Wednesday, December 10, 2008

Your Computer May Be Infected

I got the following letter in my email today. Scary stuff. I'm glad one more time I use the Apple operating system. I'm sort of hoping Apple stops gaining market share, otherwise I'll become susceptible to this stuff just like all you Windows users ;-)

Dear BRUCE CORDELL,

We take great care to keep your personal information secure. As part of these ongoing efforts, we are notifying you that the computer you use for online bill payment may have been exposed to software that puts the security of your computer's contents at risk. This letter will help you determine if your computer is actually infected and advise you how to fix the problem and protect yourself against future risk.

The malicious software affects some but not all customers who accessed online bill payment on Tuesday, December 2, 2008. For a limited period of time, some customers were redirected from the authentic bill payment service to another site that may have installed malicious software. Your computer may be infected if all of the following are true:

* You attempted to access online bill payment between 12:30 a.m. and 10:10 a.m. Eastern time (GMT -5) on Tuesday, December 2, 2008, and
* You were using a computer with the Windows operating system, and
* You reached a blank screen rather than the usual bill payment screen when you attempted to navigate to online bill payment, and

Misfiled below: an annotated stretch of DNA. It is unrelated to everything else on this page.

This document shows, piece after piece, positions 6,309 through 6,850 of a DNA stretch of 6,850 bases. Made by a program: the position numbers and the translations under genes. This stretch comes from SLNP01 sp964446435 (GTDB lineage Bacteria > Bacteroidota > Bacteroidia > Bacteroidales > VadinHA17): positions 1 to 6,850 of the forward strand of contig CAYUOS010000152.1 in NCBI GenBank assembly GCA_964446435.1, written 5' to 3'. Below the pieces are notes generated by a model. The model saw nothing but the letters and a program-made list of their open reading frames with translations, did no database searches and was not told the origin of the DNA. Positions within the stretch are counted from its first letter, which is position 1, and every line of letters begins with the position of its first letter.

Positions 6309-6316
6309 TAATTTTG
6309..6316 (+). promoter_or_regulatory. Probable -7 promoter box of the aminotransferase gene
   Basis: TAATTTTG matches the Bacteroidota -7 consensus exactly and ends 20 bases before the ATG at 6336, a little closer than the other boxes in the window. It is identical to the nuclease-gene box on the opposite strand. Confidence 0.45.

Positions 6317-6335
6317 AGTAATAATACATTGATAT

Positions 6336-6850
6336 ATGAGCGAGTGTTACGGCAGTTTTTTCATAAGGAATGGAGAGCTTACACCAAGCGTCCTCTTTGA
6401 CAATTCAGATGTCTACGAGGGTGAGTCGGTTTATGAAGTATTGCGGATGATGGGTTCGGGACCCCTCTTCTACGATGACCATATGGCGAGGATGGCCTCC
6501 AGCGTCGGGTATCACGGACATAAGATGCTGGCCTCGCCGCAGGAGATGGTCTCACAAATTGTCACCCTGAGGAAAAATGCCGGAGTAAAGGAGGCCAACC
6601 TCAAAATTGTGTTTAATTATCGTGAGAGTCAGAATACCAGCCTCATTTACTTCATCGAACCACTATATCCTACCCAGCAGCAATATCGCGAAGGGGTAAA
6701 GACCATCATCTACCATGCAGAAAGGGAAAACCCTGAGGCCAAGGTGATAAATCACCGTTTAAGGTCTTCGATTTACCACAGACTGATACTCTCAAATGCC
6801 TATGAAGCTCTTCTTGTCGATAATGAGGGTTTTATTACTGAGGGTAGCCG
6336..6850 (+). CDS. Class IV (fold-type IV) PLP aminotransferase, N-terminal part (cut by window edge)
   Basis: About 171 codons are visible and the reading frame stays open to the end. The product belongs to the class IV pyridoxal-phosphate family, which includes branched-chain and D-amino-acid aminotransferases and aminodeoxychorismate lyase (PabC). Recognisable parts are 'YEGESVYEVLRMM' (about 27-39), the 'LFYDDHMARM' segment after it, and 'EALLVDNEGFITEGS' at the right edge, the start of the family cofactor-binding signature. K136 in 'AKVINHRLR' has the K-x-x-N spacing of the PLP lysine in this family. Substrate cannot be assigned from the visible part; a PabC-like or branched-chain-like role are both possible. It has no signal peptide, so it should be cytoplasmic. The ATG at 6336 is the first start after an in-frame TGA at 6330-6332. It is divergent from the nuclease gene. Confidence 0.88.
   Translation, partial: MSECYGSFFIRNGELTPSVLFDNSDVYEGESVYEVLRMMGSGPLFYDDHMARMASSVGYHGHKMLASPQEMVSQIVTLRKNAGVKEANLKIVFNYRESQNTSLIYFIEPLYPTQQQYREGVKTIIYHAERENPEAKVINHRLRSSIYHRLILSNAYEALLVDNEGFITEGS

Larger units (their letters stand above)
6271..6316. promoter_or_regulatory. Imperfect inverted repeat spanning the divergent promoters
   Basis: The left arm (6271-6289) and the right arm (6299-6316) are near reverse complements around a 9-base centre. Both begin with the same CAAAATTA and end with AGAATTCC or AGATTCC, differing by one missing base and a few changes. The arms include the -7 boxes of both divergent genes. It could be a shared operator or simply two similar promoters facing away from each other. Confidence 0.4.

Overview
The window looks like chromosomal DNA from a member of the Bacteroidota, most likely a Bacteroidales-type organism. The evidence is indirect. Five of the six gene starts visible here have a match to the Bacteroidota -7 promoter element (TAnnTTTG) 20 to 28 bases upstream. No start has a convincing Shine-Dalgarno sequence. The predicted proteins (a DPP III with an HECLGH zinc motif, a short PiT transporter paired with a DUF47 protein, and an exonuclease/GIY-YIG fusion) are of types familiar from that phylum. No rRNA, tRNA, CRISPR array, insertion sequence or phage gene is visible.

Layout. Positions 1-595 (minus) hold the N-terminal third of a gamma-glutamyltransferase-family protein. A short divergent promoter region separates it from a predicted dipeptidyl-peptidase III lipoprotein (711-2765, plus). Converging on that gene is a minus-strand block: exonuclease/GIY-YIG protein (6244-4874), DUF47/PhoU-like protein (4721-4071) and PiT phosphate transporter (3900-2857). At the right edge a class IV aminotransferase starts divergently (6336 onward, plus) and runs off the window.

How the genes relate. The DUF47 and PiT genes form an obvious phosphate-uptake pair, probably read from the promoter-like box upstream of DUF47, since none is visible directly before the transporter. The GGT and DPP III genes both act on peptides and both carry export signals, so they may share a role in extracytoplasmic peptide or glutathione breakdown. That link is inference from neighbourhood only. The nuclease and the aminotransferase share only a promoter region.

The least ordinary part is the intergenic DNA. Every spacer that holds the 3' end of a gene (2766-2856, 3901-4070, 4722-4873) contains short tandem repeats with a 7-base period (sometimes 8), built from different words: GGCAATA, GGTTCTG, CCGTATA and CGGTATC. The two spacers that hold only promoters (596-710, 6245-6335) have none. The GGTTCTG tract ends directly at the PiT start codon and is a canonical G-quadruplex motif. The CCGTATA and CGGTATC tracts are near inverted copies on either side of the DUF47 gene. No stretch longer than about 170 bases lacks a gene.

* After reaching the blank screen, your computer's virus protection program did not tell you via pop-up or other messaging that malicious software was detected and quarantined.

If all four of the conditions above are true, your computer may be infected. We have partnered with McAfee®, the world's largest dedicated security technology company, to provide you with a complimentary copy of its VirusScan® Plus software which, when installed, will detect, block and remove any malicious software from your computer hard drive. Please contact us at 877-800-4864 for further instructions or 800-564-9184 (Option 1) for further instructions. We will also offer you both advice and free services that can help you mitigate any risk you may face as a result of this incident or other everyday exposures you may encounter.

CheckFree will never ask for your password via email or via phone. If you ever receive an email requesting your password, do not respond and delete the email immediately.

We value your business and your trust, and we apologize for any inconvenience this incident has caused.

Thank you,

Art D'Angelo
Vice President, CheckFree Customer Operations
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